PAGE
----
2. W. Harvey, ‘Anatomia Thomae Parri … cum Guliellmi Harvae … observationibus’, in J. Betts, De ortu et natura sanguinis (1669), 319–25; trans. in G. Keynes, The life of William Harvey (1966), repr. (1978), 220–25.
3. Ibid.
4. J. Taylor, The old, old, very old man (1635).

By | 2011-10-11T09:45:22+00:00 October 11th, 2011|Casebooks|8 Comments


  1. Mallory October 11, 2011 at 9:52 pm - Reply

    This is fascinating to me; mainly because one has to wonder how old he really was, and what actually caused his eventual demise. To have our modern forensic detectives analyze him would, of course, mean the unnecessary disruption of his eternal rest, but a part of me is madly curious to see what they would discover. To attain such a great age in that time required consistently good health (obviously) as well as luck…and perhaps, from what his life story tells us, maybe a few marriages to keep things interesting after you turn 100! What a true medical curiosity from the pages of history.

    • Sir Kevin Parr Bt February 6, 2016 at 1:39 pm - Reply

      Thomas Parr was born in the reign of his kinsman King Richard 111 in 1483.He died in 1635. In England at his birth it was law that his father John Parr paid his baby sons christening and funeral expenses to the Holy Catholic Church. Records record this transaction. The earl did not want an incident of fraud when the King was introduced to this man. All stops had to be pulled out to disprove the age of Tom Parr. No one could and so we know he was the oldest living relative in England. In Europe a few have lived longer but we are dealing with Britain only here. We did have a single great aunt who topped 120 years of age and died of cancer in her sleep 1952.

    • Sir Kevin Parr Bt February 6, 2016 at 1:47 pm - Reply

      He had to be tested by the Earl who went to Rome for Toms birth records. In those days his father John Parr had to pay to the Catholic Church both his sons Christening costs and his funeral at the same time.It was to keep the City free from so many fortune hunters and jobs hunters away from London. You can bet that the earl would not dare to announce a fraud unto his kings company. We had a maiden great aunt who was 112 years old in 1951 she died. Europe has two older than Tom Parr but he is the British champ until someone lives longer.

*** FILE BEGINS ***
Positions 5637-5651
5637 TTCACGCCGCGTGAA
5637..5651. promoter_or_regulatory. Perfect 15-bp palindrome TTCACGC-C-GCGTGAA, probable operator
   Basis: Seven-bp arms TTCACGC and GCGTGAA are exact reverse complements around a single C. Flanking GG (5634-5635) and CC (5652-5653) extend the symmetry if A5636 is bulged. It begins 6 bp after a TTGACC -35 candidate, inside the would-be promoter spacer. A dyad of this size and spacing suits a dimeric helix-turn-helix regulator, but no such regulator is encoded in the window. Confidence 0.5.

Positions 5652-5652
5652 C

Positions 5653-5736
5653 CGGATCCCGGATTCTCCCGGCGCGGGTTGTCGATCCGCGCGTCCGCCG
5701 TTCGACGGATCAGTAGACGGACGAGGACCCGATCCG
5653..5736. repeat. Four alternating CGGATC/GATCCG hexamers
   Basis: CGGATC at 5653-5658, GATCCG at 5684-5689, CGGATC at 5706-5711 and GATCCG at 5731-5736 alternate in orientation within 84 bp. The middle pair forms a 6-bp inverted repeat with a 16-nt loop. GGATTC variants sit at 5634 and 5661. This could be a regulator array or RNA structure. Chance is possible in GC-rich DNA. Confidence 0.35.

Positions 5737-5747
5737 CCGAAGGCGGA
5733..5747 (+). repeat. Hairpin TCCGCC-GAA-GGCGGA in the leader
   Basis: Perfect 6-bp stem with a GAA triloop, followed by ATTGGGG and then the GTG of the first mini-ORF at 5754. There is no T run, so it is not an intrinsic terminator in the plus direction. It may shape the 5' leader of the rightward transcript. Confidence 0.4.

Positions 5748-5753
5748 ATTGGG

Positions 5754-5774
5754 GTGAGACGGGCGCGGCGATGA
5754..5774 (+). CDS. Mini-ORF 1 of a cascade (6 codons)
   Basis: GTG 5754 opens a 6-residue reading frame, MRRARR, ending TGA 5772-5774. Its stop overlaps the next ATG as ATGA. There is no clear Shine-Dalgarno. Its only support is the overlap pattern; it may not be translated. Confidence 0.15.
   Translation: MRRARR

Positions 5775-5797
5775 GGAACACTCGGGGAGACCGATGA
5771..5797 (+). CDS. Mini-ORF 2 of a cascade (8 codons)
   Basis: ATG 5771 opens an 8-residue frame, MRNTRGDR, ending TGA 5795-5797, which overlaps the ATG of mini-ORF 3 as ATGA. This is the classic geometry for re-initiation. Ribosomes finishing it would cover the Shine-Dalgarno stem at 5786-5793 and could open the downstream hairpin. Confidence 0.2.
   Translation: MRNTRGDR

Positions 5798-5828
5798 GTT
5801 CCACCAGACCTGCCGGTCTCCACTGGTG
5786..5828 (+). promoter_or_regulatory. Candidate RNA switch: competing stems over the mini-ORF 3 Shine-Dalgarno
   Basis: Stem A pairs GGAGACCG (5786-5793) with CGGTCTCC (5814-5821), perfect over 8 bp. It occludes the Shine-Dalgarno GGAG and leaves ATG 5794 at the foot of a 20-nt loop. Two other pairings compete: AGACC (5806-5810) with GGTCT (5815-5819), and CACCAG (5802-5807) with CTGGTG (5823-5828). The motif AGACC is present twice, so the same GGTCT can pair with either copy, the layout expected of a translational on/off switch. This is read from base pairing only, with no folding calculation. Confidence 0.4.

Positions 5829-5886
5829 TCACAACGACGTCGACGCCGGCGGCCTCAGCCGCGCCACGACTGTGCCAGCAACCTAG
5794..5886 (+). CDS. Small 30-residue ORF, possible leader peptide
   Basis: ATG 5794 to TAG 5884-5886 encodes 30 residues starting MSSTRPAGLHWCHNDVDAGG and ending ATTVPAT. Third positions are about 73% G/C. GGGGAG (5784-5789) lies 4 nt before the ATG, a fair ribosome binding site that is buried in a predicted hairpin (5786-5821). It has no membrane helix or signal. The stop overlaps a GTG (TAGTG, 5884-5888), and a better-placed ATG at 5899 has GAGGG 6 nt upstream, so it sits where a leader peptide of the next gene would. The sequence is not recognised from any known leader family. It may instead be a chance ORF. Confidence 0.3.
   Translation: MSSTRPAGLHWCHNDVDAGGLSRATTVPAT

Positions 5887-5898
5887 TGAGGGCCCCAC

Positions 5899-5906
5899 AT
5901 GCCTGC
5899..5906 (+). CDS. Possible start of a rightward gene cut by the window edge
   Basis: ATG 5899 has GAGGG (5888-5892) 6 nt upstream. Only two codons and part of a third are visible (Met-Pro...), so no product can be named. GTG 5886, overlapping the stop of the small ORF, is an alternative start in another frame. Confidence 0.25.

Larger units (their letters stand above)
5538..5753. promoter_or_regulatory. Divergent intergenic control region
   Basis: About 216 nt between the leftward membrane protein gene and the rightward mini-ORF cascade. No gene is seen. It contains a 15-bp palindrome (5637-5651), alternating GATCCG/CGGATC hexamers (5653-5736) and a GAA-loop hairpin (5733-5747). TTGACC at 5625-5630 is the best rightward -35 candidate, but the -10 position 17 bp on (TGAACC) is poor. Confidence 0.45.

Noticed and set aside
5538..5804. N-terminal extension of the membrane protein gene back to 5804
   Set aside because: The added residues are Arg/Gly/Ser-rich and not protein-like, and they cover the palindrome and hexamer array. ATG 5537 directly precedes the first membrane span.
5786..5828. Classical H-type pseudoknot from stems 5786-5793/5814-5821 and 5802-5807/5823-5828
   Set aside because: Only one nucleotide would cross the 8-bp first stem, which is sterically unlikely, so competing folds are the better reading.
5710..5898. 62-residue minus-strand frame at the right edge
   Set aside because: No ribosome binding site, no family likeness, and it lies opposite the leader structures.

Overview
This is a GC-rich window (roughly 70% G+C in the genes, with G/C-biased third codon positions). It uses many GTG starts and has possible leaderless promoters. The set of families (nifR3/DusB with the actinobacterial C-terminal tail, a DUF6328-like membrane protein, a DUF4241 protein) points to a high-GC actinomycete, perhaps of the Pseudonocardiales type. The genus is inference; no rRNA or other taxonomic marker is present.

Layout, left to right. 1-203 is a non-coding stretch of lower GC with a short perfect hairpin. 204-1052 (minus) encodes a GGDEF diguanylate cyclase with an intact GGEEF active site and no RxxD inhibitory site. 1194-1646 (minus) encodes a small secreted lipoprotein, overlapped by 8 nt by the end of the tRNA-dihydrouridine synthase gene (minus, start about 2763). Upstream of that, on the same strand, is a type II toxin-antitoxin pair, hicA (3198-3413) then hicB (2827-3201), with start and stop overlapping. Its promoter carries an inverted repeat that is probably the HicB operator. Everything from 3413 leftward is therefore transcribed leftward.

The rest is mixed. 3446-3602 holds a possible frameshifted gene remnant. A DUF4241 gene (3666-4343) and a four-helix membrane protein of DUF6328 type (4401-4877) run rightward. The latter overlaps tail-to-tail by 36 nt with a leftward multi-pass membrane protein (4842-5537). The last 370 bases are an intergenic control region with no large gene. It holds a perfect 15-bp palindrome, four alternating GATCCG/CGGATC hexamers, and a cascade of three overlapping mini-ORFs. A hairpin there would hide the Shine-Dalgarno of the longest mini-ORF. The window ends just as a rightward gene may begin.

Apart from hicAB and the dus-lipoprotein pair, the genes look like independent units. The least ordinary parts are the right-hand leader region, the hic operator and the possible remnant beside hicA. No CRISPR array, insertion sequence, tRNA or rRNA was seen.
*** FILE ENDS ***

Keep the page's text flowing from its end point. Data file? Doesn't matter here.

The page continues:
• Sir Kevin Parr Bt June 10, 2016 at 8:38 pm - Reply

      See the Winnington Church records. When Tom was born his father had to not only pay the boys christian baptismal but towards his burial also.This keep the youth from invading London and leaving the land. We also know he carried on farming at his fathers demise. The land freehold tells us that Tom was a free man and houses and land owner so paid dues on rates to the Earls agents. Records show he paid regularly. We also have his marriages recorded. When the Earl took old man Parr to show the Queen he signed Parrs death warrant. Fully researched by Lord Howard or his head would have rolled for fraud in order to gain the favour of Royalty.

  2. P. August 5, 2013 at 8:05 am - Reply

    WoW!! He actually lived 2 lifetimes. 152, thats crazy!

  3. […] of the most famous examples is Parr’s Life Pills—named after a man who reputedly lived to 152 in the 16th century. These ‘remarkable’ pills […]

  4. Auggiedoggy September 15, 2015 at 3:23 am - Reply

    Its a myth. His actual age wasn’t properly documented so … nice story.

    • Sir Kevin Parr Bt February 6, 2016 at 1:49 pm - Reply

      Holy Church records record Tom Parrs birth and no Earl would have risked a fraud when dealing with such a king as Charles